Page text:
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  • Writer's pictureFor Rangers

Everest: Day 30 – The Lull

We are waiting now. Waiting for weather. Waiting for ropes to be fixed. Waiting to be strong. For me, it's a fine line. I'm getting fidgety. And by all accounts, fidgety Sam is the most irritating of creatures. Too short a wait and we won't be ready. Too long and I would have driven the rest of the team to distraction, or worse still be in the clinic in Namche with a completely non-climbing related blunt trauma injury.

What we will attempt in the next week or so will combine all of what we have been striving for, for this month and a half. Acclimatisation. Climbing. Recovering. Eating. Laughing. Moaning. Getting cold. Getting hot. There will be minor moments of pride as small obstacles are overcome, and despair as the cold and energy-sapping tasks ahead loom in our mind's eye. We all hope that there will be the ultimate exaltation, relief and triumph as we get back into Base Camp having achieved what we set out to do. But this is by no means a foregone conclusion, and we will need a huge amount of luck, and no doubt much pain, to get to this state of affairs.

Regardless, reflecting on this all it has been a wonderful experience, and we have been surrounded by some of the very best of people. Experienced, calm, entertaining and supportive. It has been an expedition in every sense of the word.

Perhaps at this point, we should take stock of why Pete and I are taking this on. This has been hard. Gruelling on the body – certainly – but more, it has tormented the mind. The weight of self-expectation, the fear of failure, and, (in my case) the fear of heights.

Losing track of the outside world is easy. One becomes incredibly insular. What remains at the forefront of the mind though, primarily through messages of support from the guys back home, are the Rangers.

This is why we are here. This is why it's important for us to go through physical pain, the cold and the mental strain. We are here in solidarity with the men and women across the world who are putting their lives on the line for the simplest and most fundamental of causes – wilderness. Good men and women fighting greed, corruption and human wantonness. Men and women struggling, hurting and dying so that creatures no less important than ourselves may exist.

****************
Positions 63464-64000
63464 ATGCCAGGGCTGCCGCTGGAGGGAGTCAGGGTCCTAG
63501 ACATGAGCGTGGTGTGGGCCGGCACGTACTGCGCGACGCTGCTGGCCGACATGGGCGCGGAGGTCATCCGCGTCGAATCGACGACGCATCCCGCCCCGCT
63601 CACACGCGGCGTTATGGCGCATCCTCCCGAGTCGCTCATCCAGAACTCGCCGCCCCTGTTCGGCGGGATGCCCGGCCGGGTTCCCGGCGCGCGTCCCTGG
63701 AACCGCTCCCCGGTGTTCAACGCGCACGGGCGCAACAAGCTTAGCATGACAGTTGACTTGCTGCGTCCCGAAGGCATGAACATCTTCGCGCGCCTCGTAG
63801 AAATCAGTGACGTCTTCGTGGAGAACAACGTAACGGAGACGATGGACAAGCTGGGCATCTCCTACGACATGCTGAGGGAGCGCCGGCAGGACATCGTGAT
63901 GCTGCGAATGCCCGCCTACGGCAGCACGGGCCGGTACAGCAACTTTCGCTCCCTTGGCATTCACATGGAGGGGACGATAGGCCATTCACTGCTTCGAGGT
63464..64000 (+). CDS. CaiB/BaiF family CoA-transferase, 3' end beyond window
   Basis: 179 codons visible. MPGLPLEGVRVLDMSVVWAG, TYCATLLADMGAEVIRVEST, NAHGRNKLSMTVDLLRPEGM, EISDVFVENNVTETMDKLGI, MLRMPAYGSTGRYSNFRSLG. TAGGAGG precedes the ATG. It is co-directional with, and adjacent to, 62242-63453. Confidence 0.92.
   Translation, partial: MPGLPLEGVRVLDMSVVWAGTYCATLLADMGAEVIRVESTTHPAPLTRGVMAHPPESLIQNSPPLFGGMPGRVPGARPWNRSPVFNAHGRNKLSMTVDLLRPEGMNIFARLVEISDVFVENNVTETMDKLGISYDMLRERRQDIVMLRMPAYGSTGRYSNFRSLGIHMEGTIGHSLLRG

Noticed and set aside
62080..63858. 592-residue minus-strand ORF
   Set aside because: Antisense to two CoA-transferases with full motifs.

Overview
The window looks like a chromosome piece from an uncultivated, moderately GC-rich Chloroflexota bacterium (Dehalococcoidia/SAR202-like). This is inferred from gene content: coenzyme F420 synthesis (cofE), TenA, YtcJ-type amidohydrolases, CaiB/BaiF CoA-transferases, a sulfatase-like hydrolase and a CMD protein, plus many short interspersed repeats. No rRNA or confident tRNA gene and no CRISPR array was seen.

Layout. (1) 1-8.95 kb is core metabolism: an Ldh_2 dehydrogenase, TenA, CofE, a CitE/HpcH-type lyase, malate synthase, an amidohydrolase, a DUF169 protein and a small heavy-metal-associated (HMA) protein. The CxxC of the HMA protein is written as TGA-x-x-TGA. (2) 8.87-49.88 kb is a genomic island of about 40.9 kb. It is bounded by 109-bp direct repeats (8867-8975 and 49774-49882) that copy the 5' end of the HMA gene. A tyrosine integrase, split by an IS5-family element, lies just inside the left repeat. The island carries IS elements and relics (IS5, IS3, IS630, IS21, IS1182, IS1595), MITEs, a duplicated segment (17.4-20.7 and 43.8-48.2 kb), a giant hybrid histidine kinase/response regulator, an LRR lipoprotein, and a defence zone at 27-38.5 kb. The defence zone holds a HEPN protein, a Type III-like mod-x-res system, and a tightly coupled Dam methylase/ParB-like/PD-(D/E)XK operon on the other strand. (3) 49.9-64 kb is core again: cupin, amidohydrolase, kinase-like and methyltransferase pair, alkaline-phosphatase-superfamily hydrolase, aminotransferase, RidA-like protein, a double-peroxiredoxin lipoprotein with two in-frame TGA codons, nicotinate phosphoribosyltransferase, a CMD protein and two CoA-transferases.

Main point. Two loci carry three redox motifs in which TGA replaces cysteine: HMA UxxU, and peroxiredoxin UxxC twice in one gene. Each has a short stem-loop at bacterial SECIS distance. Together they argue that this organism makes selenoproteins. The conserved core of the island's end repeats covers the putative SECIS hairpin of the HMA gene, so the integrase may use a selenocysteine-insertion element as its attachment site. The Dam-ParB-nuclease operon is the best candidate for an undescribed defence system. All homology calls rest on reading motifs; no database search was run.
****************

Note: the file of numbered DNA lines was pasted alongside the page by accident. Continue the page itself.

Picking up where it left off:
It doesn't take much. What you might spend on a coffee will buy a couple of pairs of socks for a ranger. As a man with cold toes now, it's a gift that at the time will seem almost beyond value. A few hundred dollars can mean that for a year a ranger can go about their work knowing that their families are secure with life and health insurance. As someone who for the last month or so has been hanging off the end of a rope, away from my wife and daughters, I cannot begin to describe the comfort this brings.

For the past four years, Pete and I have committed all our savings, free time and (in Pete's case hanging out with me) sanity, to try and make a small difference to the world's rangers by pushing ourselves physically to raise awareness and funds.

I wouldn't ask any of you to join Pete or me on these expeditions. (The whistling alone would render most decent people insane.) But if you've enjoyed any of these blogs, or followed this lunatic adventure, we would be ever so grateful if you would support the men and women who risk their lives to protect what can't protect itself – our wilderness.


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